...they have been told not to keep them active overnight. Everyone's happy with this arrangement, but you do get people just plainly forgetting.
It's only when the Python interpreter process is killed that the locks release. That means I cant restore the data without exiting the script runner. I've been trying to find a way to either run the tool on a seperate python process or somehow remove the locks but I cant seem to solve the problem. Any ideas?
Thanks for posting about the FSMGMT.MSC command. I'm been struggling with a script for a day and a half, with a rename (or copy/delete) just giving me a generic error. Tried the manual process, and even command line (DOS) delete with no luck. Thought I had it figured out this am (rebooted my machines)...started moving forward on the script, and then I ran into issues and reboots didn't work...ugh.. Thought I was the only one that would be accessing the fgdb, but with the command above, I was able to find who had a lock on the timestamps file in an otherwise deleted/empty fgdb folder. So thanks....old thread but still very helpful!
Hi All, I just asked my systems admin what he does to forcibly close files if he needs to. He told me to google PsTools. The specific tool is called psfile.exe. I use C# arcObjects to accomplish data processing automation and I was able to use this before Compacting a file geodatabase that we use in map services (always has locks). Here's an example of what I run:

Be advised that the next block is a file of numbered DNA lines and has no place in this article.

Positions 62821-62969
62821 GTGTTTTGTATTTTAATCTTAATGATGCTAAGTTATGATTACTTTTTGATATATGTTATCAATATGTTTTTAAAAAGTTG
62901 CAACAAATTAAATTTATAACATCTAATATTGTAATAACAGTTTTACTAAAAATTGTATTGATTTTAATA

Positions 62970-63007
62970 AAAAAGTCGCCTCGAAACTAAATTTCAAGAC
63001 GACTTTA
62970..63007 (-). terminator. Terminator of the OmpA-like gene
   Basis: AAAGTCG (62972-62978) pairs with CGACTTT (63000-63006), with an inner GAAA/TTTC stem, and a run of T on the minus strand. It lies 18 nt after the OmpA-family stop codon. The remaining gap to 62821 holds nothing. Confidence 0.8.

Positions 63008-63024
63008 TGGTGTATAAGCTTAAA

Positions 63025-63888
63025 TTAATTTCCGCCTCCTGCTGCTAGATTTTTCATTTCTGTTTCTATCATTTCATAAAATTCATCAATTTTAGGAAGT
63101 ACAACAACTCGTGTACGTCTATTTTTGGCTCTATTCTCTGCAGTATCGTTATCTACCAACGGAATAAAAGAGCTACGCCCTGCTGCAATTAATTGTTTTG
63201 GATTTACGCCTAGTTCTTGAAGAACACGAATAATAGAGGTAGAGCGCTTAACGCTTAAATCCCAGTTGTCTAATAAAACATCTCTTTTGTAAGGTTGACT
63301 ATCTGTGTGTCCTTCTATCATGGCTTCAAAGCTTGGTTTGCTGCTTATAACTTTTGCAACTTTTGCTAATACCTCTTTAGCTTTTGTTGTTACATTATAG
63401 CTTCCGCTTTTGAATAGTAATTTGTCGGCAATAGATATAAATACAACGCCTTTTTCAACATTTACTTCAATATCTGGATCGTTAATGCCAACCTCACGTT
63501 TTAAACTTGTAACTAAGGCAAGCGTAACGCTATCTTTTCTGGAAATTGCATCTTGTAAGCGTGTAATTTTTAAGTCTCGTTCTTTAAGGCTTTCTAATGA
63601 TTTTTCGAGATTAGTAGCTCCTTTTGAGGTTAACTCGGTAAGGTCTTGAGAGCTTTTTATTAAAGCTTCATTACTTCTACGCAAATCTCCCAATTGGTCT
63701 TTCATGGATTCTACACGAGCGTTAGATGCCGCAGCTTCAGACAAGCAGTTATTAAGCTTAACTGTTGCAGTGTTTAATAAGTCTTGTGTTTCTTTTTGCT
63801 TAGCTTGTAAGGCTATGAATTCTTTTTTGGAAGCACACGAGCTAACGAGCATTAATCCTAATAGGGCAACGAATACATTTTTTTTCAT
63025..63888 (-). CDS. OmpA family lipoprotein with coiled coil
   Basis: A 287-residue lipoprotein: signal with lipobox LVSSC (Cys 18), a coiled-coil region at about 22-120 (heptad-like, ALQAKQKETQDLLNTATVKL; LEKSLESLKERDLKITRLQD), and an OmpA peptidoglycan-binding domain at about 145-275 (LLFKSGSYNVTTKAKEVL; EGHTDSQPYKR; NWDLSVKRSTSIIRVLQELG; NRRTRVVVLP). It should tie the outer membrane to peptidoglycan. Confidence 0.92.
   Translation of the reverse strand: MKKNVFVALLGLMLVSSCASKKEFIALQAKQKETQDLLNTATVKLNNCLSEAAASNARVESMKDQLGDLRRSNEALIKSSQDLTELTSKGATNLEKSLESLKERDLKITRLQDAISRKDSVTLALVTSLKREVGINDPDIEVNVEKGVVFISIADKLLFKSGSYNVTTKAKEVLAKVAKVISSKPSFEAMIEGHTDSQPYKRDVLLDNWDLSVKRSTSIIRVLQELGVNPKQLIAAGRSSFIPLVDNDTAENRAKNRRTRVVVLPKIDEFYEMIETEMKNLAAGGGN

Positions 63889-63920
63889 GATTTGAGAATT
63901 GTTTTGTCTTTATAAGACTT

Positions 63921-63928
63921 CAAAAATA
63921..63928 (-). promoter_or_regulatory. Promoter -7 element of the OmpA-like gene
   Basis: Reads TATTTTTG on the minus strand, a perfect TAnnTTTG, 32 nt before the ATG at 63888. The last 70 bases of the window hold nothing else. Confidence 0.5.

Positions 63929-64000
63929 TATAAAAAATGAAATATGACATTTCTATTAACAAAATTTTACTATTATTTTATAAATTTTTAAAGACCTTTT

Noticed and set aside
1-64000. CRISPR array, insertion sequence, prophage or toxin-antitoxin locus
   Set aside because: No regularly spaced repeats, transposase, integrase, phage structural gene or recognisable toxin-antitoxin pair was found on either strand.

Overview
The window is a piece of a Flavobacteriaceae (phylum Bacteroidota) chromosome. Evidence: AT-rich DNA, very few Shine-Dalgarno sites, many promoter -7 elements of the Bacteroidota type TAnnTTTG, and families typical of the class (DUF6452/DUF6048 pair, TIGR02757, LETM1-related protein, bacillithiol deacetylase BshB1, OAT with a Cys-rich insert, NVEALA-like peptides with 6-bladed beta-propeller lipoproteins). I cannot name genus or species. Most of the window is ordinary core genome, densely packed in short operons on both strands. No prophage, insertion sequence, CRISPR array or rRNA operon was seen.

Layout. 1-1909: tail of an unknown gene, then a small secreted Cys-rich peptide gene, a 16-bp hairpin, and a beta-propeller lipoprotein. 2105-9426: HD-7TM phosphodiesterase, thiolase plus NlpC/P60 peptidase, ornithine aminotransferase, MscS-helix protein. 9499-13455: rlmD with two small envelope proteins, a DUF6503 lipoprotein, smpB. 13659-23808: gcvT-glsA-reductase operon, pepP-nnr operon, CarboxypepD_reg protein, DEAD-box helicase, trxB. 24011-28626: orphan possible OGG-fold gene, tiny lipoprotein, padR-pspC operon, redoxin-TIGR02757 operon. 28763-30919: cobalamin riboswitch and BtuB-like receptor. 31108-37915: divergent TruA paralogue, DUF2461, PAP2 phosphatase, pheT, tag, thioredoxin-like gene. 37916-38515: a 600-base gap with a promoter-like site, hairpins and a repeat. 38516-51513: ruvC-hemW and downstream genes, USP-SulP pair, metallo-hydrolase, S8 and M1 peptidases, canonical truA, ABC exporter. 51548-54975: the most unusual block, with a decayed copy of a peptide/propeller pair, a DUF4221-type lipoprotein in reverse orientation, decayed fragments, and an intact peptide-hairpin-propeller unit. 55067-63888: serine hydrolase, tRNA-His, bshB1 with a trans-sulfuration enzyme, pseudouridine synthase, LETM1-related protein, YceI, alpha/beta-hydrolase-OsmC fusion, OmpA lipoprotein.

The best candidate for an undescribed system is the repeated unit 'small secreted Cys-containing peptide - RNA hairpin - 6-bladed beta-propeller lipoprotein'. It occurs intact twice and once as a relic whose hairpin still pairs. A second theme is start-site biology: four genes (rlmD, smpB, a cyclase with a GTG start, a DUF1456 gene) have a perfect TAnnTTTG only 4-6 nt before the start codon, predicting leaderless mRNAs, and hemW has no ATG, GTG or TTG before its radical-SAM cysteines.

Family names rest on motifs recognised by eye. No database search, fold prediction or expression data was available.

// forcibly close files in WPUB so we can compact it
System.Diagnostics.Process P = new Process();
System.Diagnostics.ProcessStartInfo si = new ProcessStartInfo();
si.WindowStyle = ProcessWindowStyle.Hidden;
si.FileName = "cmd.exe";
si.Arguments = "T:\\GIS\\scripts\\PSTools\\psfile.exe \\\\gis10 F:\\gis10$\\wpub\\WPUB.gdb -c -nobanner";
si.RedirectStandardOutput = true;
si.UseShellExecute = false;
P.StartInfo = si;
Then I run the compact immediately after. It works like a charm.